How do scientists determine what's endangered?
When reading newspapers and magazines, listening to the news or TV shows, or reports from scientists, we often hear the term "endangered species" used frequently. But what exactly is "endangered" and how is this determined as the status of a population of animals?
Worldwide, nearly 1,600 plant and animal species are designated as endangered and face extinction.* A conservative estimate is that one in five species existing today will disappear in 30 years (World Wildlife Fund). However, all is not lost! Increased understanding of this problem has produced innovative conservation programs that protect habitat and species.
When terms such as "endangered", "threatened" or "extinct" are used, they refer to the current state of conditions a population of a species exists in in the wild.
The International Union for Conservation of Nature (IUCN) and its "Red List" that categorizes the status of wild animal populations uses the following terms:
Extinct - No reasonable doubt that the last individual has died.
Extinct in the wild - Known only to survive in captivity or in an introduced population well outside the natural range.
Critically endangered - Facing an extremely high risk of extinction in the wild; based on a population reduction of 80 percent or more, a range reduced to 100 square kilometers (38.6 square miles) or less, or a 50 percent probability of extinction within 10 years (among other criteria).
Endangered - Facing a very high risk of extinction in the wild; based on a population reduction of 50 percent or more, a range reduced to 5,000 square kilometers (1,930 square miles) or less, or a 20 percent probability of extinction within 20 years (among other criteria).
Vulnerable - Facing a high risk of extinction in the wild; based on a population reduction of 30 percent or more, a range reduced to 20,000 square kilometers (7,722 square miles) or less, or a 10 percent probability of extinction within 100 years (among other criteria).
Threatened - Any of the three categories above.
Near threatened - Does not qualify for one of the other categories now, but is close to qualifying or is likley to qualify for one of them i the near future.
Least concern - Does not qualify for any of the categories, and is currently widespread or abundant.
Categories used for status on this site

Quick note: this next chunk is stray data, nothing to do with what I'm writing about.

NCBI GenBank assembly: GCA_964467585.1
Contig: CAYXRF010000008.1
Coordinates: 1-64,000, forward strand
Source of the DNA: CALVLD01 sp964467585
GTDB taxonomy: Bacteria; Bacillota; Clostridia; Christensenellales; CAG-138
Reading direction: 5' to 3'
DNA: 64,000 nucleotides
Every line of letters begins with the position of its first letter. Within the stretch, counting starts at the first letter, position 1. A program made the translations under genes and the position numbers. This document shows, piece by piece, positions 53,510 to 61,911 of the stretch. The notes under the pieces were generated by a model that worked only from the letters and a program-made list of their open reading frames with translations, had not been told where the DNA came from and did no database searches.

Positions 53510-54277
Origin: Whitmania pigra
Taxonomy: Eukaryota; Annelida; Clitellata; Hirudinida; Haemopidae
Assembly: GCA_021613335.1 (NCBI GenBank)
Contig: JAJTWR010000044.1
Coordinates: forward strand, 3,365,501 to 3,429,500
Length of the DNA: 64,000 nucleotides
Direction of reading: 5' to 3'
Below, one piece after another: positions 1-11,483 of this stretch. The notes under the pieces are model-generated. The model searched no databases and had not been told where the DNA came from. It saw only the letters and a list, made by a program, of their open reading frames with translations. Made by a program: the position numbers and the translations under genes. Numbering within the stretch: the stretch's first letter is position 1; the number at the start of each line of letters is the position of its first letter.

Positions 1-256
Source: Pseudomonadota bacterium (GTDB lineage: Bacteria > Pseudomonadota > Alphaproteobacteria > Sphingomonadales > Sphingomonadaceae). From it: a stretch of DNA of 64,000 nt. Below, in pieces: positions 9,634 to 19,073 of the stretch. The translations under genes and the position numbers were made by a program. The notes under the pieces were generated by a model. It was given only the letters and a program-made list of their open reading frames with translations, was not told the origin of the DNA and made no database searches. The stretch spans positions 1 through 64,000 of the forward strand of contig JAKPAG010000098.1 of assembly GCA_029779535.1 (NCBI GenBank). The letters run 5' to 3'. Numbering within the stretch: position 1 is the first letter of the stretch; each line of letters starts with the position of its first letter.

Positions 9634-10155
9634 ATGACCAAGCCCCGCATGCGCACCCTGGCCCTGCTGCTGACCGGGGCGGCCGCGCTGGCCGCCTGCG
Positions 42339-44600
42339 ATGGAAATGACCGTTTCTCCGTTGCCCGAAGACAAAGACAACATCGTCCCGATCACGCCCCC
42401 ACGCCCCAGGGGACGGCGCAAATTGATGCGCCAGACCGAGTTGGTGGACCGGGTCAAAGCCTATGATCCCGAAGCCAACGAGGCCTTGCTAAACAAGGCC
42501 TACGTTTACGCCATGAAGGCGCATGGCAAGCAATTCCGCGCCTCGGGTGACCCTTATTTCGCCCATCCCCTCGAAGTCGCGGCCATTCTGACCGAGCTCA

Known only to survive in captivity or in an introduced population outside its natural range.
Facing an extremely high risk of extinction in the wild.
Facing a very high risk of extinction in the wild.
Facing a high risk of extinction in the wild.
Does not qualify for one of the other categoires, but is close to qualifying or likely to qualify in the near future.
Does not qualify for any other category and is currently widespread or abundant.
Not evaluated, or not enough data exists to make an accurate determination of status.
SPECIES SURVIVAL PLANS
Zoos are responding to species decline and are leading the way in preserving animal populations. Captive breeding of threatened and endangered animals is conducted through the Species Survival Plan (SSP). The goal of each SSP is to maintain and enhance genetic in order to maintain healthy captive populations. SSPs are coordinated through the Association of Zoos & Aquariums (AZA).
Learn more about Species Survival Plans at the Association of Zoos & Aquariums' website
ENDANGERED SPECIES AT THE ZOO
Bali mynah (Leucopsar rothschildi)
Blyth's tragopan (Tragopan blythii blythii)
Cabot’s tragopan (Tragopan caboti)
Gyrfalcon (Falco rusticolus)
Himalayan impeyan pheasant (Lophophorus impeyans)
Humboldt penguin (Spheniscus humboltdi)
Northern spotted owl (Strix occidentalis caurina)
Palawan peacock pheasant (Polyplectron emphanum)
Peregrine falcon (Falco peregrinus)
Red-crowned crane (Grus japonensis)
White eared pheasant (Crossoptilon crossoptilon)
White-naped crane (Grus vipio)
African elephant (Loxondonta africana)
Asian elephant (Elephas maximus)
Brown bear (grizzly) (Ursus arctos horribilis) **
Clouded leopard (Neofelis nebulosa)
Golden lion tamarin (Leontopithecus rosalia)
Jaguar (Panthera onca)
Lion-tailed macaque (Macaca silenus)
Lowland anoa (Bubalus depressicornis)
Malayan tapir (Tapirus indicus)
Ocelot (Leopardus (Felis) paradalis)
Orangutan (Pongo pygmaeus)
Red panda (Ailurus fulgens styani)
Red ruffed lemur (Varecia variegata rubra)
Siamang (Symphalangus syndactylus)
Sloth bear (Melursus ursinus)
Snow leopard (Uncia uncia)
Southern pudu (Pudu pudu)
Sumatran tiger (Panthera tigris sumatrae)
Visayan warty pig (Sus cebifrons)
Western lowland gorilla (Gorilla gorilla gorilla)
Wolf (Canis lupus)
Reptiles and Amphibians:
Aruba Island rattlesnake (Crotalus durissus unicolor)
Dumeril’s ground boa (Boa dumerili)
Egyptian tortoise (Testudo kleinmanni)
Indian rock python (Python molurus molurus)
Komodo dragon (Varanus komodensis)
Madagascar tree boa (Boa mandrita)
Oregon spotted frog (Rana pretiosa) **
Panamanian golden frog (Atelopus zeteki)
West African dwarf crocodile (Osteolaemus tetraspis tetraspis)
Western pond turtle (Emys marmorata)**
Yellow-spotted side-necked turtle (Podocnemis unifilis)
Tahitian tree snails (Partula nodosa) +
2 species of pitcher plants (Nepenthes spp.)
20+ species of orchids (Orchidaceae)
This list may change at any time.
** Listed as endangered in Washington state but not by IUCN, USFWS or CITES
+ Extinct in the wild